Pretty Little Liars, the “cult favorite” drama on ABC Family, has been a surprise success. The show has all the elements for a teen hit—drama, mystery, betrayal, beautiful people; the only thing missing is vampires. But Pretty Little Liars is certainly not unique, and it is not part of a major network with a huge ad spend. Why, then, has it been such a hit? Well, it is one of the most popular check-ins on GetGlue and has an active Facebook page with more than 8 million fans. There are plenty of secrets and buzz-worthy moments baked into the show, so it’s perfect for social speculation. Although there is not a direct statistical correlation between online buzz and television tune-in, an active online community certainly contributes to the buzz about a particular show and may draw fans in to see what the fuss is all about. According to Natan Edelsburg, as quoted in USA Today, “when you empower fans to tweet or post to Facebook while a show is on the air, you’re telling all your friends to watch it. That has the potential to improve ratings.”
4. Stick to Your Identity
Moms are all over the Internet. In some cases, they are more active than women without children. According to a study by Performics, “moms are 38 percent more likely than other women to purchase from those brands they ‘like’ on Facebook.” Of course, many moms are coupon fiends who are only scouting for a deal, but some consumer packaged goods (CPG) brands manage to find success with content rather than a coupon strategy. Little Debbie, for example, stays true to its friendly, wholesome brand voice on Twitter and Facebook without cheapening its brand through excessive couponing. It celebrates holidays and features fun content that doesn’t stray from its core identity. The brand reminds the consumer about Little Debbie products and nudges, rather than pushes, toward purchase.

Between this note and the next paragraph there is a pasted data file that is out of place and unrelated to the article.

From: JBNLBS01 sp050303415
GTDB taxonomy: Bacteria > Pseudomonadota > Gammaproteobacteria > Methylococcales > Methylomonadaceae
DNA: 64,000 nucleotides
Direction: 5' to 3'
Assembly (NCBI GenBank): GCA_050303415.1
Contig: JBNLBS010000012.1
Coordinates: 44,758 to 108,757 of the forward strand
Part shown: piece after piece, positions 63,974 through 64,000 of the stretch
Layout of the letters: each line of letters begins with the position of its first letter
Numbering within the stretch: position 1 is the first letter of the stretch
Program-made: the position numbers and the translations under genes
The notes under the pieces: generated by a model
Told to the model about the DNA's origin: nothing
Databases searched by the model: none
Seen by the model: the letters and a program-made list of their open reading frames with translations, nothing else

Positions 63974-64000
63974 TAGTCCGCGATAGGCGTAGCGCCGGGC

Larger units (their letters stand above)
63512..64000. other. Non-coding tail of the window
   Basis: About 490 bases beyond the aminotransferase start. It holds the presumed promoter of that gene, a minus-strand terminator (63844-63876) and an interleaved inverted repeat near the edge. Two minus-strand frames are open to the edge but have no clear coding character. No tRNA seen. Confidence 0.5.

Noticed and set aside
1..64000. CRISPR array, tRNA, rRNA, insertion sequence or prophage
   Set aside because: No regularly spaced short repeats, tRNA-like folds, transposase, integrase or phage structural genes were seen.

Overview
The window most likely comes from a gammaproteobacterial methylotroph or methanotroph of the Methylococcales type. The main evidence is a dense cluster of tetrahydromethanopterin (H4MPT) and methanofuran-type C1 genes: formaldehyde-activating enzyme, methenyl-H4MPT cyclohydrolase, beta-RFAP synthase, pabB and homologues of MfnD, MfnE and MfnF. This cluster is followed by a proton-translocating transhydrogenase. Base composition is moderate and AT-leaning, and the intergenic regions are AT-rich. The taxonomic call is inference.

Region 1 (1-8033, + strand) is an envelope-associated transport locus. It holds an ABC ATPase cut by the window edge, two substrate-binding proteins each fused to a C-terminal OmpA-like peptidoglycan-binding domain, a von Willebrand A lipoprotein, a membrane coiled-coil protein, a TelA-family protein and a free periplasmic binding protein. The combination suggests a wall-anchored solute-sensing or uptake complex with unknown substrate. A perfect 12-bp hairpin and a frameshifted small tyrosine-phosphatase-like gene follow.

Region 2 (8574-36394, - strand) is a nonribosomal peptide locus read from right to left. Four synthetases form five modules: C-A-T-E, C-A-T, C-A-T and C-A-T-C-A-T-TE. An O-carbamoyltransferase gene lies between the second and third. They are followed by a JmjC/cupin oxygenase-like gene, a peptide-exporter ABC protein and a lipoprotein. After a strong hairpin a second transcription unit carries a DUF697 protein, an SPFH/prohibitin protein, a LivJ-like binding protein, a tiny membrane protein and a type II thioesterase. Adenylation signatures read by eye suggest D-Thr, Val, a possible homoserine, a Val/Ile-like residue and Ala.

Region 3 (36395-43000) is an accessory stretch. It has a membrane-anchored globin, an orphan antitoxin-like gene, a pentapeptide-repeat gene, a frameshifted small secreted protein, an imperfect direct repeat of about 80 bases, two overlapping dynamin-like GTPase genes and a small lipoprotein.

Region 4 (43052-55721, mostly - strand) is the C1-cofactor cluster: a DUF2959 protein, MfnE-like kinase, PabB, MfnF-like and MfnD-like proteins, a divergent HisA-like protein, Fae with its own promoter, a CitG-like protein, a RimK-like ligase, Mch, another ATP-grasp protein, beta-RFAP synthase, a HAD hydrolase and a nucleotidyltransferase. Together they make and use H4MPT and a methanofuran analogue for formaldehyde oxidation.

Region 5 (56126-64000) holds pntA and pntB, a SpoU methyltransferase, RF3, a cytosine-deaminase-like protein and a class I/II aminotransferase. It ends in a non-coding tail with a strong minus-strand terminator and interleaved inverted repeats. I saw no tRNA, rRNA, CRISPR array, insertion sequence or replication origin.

5. Use Twitter to Generate Buzz
Twitter is a huge driving force for brands online. A recent study found that Twitter is actually more influential than Facebook in steering purchase. Promoting tweets is a relatively inexpensive way to earn followers and get a message out: it focuses a lot of eyeballs on a 140-character advertising message. Consumers see these tweets along with their regular feeds, and it plants ideas in their heads. McDonald’s recently used Twitter to create buzz for its classic Shamrock Shake. Usually available only in selected locations, this popular shake went nationwide for one month, overlapping with St. Patrick’s Day. “Shamrock Shake” was a featured hashtag; it made consumers aware of the shake and got them talking. McDonald’s also kicked off a month of random giveaways based on trivia questions and general discussion about luck, sharing, the Shamrock Shake and McCafe. There have been numerous success stories of brands using Twitter to drive purchase, and the technique is especially successful for a limited-run product; buzz is key, and Twitter is all about buzz.
So what’s the moral of this story? Social media is important for developing a brand identity, and a vibrant social community based on this brand identity can help drive offline behavior. A classic marketing strategy may not always work well online, however. Brands must tailor their online experiences to work within individual social spheres and be active in the conversations taking place there. Becoming an expert on Facebook, Twitter, Pinterest, Instagram and the other big platforms is essential to staying in touch with current consumers and their changing interests.
Have you seen good examples of online conversation driving offline behavior? Do you think social media is really influential in the marketplace?